T1 - Phytoplankton calcification as an effective mechanism to alleviate cellular calcium poisoning

AU - Müller, M. N.

AU - Barcelos E Ramos, J.

AU - Schulz, K. G.

AU - Riebesell, U.

AU - Kaźmierczak, J.

AU - Gallo, F.

AU - Mackinder, L.

AU - Li, Y.

AU - Nesterenko, P. N.

AU - Trull, T. W.

AU - Hallegraeff, G. M.

PY - 2015/11/13

Y1 - 2015/11/13

N2 - Marine phytoplankton have developed the remarkable ability to tightly regulate the concentration of free calcium ions in the intracellular cytosol at a level of ∼ 0.1 μmol L-1 in the presence of seawater Ca2+ concentrations of 10 mmol L-1. The low cytosolic calcium ion concentration is of utmost importance for proper cell signalling function. While the regulatory mechanisms responsible for the tight control of intracellular Ca2+ concentration are not completely understood, phytoplankton taxonomic groups appear to have evolved different strategies, which may affect their ability to cope with changes in seawater Ca2+ concentrations in their environment on geological timescales. For example, the Cretaceous (145 to 66 Ma), an era known for the high abundance of coccolithophores and the production of enormous calcium carbonate deposits, exhibited seawater calcium concentrations up to 4 times present-day levels. We show that calcifying coccolithophore species (Emiliania huxleyi, Gephyrocapsa oceanica and Coccolithus braarudii) are able to maintain their relative fitness (in terms of growth rate and photosynthesis) at simulated Cretaceous seawater calcium concentrations, whereas these rates are severely reduced under these conditions in some non-calcareous phytoplankton species (Chaetoceros sp., Ceratoneis closterium and Heterosigma akashiwo). Most notably, this also applies to a non-calcifying strain of E. huxleyi which displays a calcium sensitivity similar to the non-calcareous species. We hypothesize that the process of calcification in coccolithophores provides an efficient mechanism to alleviate cellular calcium poisoning and thereby offered a potential key evolutionary advantage, responsible for the proliferation of coccolithophores during times of high seawater calcium concentrations. The exact function of calcification and the reason behind the highly ornate physical structures of coccoliths remain elusive.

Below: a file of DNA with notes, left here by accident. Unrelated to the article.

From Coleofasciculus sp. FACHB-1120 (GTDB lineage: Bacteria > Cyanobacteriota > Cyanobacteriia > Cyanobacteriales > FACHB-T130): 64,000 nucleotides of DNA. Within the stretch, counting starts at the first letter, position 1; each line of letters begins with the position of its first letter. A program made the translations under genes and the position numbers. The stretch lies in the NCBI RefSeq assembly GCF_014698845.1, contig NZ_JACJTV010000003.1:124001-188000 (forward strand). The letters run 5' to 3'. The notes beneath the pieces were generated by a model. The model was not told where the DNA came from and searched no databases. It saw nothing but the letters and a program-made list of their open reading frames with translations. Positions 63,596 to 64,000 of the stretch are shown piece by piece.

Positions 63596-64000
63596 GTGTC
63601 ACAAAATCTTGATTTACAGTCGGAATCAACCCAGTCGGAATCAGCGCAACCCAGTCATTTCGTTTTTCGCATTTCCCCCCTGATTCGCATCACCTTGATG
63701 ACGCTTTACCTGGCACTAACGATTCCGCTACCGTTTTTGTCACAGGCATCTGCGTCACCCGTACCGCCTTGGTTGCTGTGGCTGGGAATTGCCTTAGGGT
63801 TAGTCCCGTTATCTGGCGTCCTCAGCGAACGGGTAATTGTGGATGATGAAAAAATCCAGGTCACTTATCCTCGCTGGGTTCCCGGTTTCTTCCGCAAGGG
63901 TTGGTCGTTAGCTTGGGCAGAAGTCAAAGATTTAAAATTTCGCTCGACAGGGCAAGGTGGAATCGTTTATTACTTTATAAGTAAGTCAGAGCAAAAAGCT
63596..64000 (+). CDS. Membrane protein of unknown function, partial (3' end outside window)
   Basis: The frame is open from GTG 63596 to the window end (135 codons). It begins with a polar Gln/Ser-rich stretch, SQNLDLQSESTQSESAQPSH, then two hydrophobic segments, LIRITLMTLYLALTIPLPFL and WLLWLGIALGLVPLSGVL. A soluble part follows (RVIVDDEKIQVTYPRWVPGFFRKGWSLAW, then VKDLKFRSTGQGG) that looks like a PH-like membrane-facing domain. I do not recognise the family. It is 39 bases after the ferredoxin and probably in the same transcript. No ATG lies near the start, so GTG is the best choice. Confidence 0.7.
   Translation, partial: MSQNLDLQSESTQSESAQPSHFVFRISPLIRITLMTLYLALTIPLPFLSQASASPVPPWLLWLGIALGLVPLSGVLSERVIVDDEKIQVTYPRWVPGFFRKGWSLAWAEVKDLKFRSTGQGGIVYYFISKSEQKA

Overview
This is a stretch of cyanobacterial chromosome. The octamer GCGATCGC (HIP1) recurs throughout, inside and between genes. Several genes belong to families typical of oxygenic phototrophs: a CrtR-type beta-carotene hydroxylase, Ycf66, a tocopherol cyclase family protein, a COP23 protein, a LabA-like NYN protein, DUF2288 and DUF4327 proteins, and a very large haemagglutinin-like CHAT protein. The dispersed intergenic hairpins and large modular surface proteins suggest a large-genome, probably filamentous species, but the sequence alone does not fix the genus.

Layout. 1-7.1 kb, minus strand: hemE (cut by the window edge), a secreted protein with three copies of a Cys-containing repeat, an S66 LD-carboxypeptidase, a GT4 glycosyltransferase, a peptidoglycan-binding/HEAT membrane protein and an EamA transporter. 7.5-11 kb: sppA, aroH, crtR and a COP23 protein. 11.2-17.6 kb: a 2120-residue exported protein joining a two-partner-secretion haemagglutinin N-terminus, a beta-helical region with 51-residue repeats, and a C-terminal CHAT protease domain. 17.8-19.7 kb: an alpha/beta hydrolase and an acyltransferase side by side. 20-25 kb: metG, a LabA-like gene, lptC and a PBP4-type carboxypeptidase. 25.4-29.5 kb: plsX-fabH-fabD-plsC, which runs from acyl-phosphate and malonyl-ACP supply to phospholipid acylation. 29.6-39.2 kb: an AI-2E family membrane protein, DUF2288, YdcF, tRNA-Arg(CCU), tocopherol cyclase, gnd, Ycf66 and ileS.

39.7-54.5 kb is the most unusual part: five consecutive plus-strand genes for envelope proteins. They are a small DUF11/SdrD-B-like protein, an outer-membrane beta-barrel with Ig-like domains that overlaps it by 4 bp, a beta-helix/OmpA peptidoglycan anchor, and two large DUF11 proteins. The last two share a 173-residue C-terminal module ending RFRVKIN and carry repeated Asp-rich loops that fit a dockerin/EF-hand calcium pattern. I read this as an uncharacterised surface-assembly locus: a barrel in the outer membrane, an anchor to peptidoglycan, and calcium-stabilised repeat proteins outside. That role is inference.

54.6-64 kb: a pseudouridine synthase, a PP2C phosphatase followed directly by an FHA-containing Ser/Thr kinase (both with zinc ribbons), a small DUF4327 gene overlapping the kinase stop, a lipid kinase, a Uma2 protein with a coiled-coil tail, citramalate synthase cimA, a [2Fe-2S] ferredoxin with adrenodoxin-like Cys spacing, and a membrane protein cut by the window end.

AB - Marine phytoplankton have developed the remarkable ability to tightly regulate the concentration of free calcium ions in the intracellular cytosol at a level of ∼ 0.1 μmol L-1 in the presence of seawater Ca2+ concentrations of 10 mmol L-1. The low cytosolic calcium ion concentration is of utmost importance for proper cell signalling function. While the regulatory mechanisms responsible for the tight control of intracellular Ca2+ concentration are not completely understood, phytoplankton taxonomic groups appear to have evolved different strategies, which may affect their ability to cope with changes in seawater Ca2+ concentrations in their environment on geological timescales. For example, the Cretaceous (145 to 66 Ma), an era known for the high abundance of coccolithophores and the production of enormous calcium carbonate deposits, exhibited seawater calcium concentrations up to 4 times present-day levels. We show that calcifying coccolithophore species (Emiliania huxleyi, Gephyrocapsa oceanica and Coccolithus braarudii) are able to maintain their relative fitness (in terms of growth rate and photosynthesis) at simulated Cretaceous seawater calcium concentrations, whereas these rates are severely reduced under these conditions in some non-calcareous phytoplankton species (Chaetoceros sp., Ceratoneis closterium and Heterosigma akashiwo). Most notably, this also applies to a non-calcifying strain of E. huxleyi which displays a calcium sensitivity similar to the non-calcareous species. We hypothesize that the process of calcification in coccolithophores provides an efficient mechanism to alleviate cellular calcium poisoning and thereby offered a potential key evolutionary advantage, responsible for the proliferation of coccolithophores during times of high seawater calcium concentrations. The exact function of calcification and the reason behind the highly ornate physical structures of coccoliths remain elusive.

UR - http://www.scopus.com/inward/record.url?scp=84947080943&partnerID=8YFLogxK

U2 - 10.5194/bg-12-6493-2015

DO - 10.5194/bg-12-6493-2015

M3 - Article

VL - 12

SP - 6493

EP - 6501

JO - Biogeosciences

T2 - Biogeosciences

JF - Biogeosciences

SN - 1726-4170

IS - 21

ER -